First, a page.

Why do some people develop schizophrenia rather than others? Risk factors are the characteristics that may make a person more likely than others to develop a disorder like schizophrenia.
Schizophrenia is caused by a complex interaction between biological and environmental factors. Thus, both nature and nurture are involved in the disorder. The “nature” side has been supported by heredity studies. Indeed, ample research suggests that schizophrenia runs in families.
Family studies are conducted by identifying target individuals called probands. In this case, researchers study families with schizophrenia patients and determine how many family members have the disease. People with schizophrenia are much more likely to have biological relatives with schizophrenia than are people without schizophrenia. For people without schizophrenia, the likelihood that they will have a family member with the disorder is less than 1 percent, whereas approximately 10 percent of the first-degree relatives of individuals with schizophrenia also have the disorder. Three percent of second-degree relatives (first cousins), who share only 12.5 percent of their genes, also have schizophrenia.
Family members usually share more than genes; they share a common environment. In order to determine the impact of genes and environment, researchers must become creative in their experimental design. One way in which researchers can disentangle genes from environment is through twin studies.
Twin studies are studies comparing the concordance for a disorder in identical (monozygotic) to fraternal (dizygotic) twins. Identical twins share 100 percent of their genes, whereas fraternal twins share only 50 percent of their genes, the same as nontwin siblings. If schizophrenia were entirely determined by genetics, we would expect all identical twins to be concordant for the disorder, meaning if one twin had schizophrenia the other would have it as well. It turns out that this is not the case. Although the concordance rates are significantly higher for identical twins compared to fraternal twins, far less than 100 percent of identical twins with schizophrenia are concordant for the disorder.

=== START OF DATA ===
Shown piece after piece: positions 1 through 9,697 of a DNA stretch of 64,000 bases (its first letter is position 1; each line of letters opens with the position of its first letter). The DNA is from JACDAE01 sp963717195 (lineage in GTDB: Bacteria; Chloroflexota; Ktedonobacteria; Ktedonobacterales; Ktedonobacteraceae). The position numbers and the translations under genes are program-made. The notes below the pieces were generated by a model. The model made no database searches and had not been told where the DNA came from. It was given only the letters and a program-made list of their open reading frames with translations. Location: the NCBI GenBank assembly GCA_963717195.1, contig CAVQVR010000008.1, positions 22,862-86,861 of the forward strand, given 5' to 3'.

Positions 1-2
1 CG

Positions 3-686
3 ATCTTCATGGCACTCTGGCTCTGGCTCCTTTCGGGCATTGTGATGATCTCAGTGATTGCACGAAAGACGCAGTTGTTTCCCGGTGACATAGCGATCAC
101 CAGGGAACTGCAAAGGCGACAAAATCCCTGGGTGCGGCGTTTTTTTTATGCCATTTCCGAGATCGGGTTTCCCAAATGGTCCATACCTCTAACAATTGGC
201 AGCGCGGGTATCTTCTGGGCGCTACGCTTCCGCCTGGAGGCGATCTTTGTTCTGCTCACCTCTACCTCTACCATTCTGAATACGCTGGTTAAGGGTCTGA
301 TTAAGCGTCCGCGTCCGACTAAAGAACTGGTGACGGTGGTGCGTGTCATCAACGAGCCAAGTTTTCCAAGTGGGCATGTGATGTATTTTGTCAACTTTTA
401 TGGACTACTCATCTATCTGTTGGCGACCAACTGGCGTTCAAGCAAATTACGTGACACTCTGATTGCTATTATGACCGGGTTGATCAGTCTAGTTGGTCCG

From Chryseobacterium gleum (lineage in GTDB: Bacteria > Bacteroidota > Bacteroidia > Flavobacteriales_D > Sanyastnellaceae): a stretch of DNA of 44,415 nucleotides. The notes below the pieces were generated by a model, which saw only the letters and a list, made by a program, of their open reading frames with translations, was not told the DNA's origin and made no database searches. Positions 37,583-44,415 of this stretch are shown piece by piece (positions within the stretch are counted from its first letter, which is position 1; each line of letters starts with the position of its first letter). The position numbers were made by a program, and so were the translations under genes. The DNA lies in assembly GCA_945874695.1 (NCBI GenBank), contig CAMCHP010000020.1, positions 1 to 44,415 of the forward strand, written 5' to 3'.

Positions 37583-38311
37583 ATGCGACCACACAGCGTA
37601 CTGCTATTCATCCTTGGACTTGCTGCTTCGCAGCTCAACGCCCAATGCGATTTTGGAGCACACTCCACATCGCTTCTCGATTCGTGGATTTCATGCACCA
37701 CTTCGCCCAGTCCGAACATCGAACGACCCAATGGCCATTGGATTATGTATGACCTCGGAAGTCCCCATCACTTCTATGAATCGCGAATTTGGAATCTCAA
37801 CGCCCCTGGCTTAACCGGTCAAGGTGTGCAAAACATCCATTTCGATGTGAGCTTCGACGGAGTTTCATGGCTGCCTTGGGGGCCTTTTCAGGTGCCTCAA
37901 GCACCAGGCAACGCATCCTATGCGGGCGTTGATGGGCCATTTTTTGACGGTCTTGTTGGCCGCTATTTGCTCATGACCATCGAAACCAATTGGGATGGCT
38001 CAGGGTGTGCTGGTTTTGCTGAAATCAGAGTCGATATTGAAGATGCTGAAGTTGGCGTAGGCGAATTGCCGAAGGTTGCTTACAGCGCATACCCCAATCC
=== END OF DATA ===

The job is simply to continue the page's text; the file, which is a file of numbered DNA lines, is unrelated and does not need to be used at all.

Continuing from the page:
If a member of an identical twin pair has schizophrenia, his or her twin has a 28 percent chance of also having the disease. In contrast, if a member of a fraternal twin pair has schizophrenia, his twin has only a 6 percent chance of also having the disease. This suggests a very significant nongenetic (or environmental) influence on the development of schizophrenia.
Heather Barnett Veague, Ph.D.
Heather Barnett Veague attended the University of California, Los Angeles,
and received her Ph.D. in psychology from Harvard University in 2004. She
is the author of several journal articles investigating information processing
and the self in borderline personality disorder. Currently, she is the Director
of Clinical Research for the Laboratory of Adolescent Sciences at Vassar
College. Dr. Veague lives in Stockbridge, Massachusetts, with her husband
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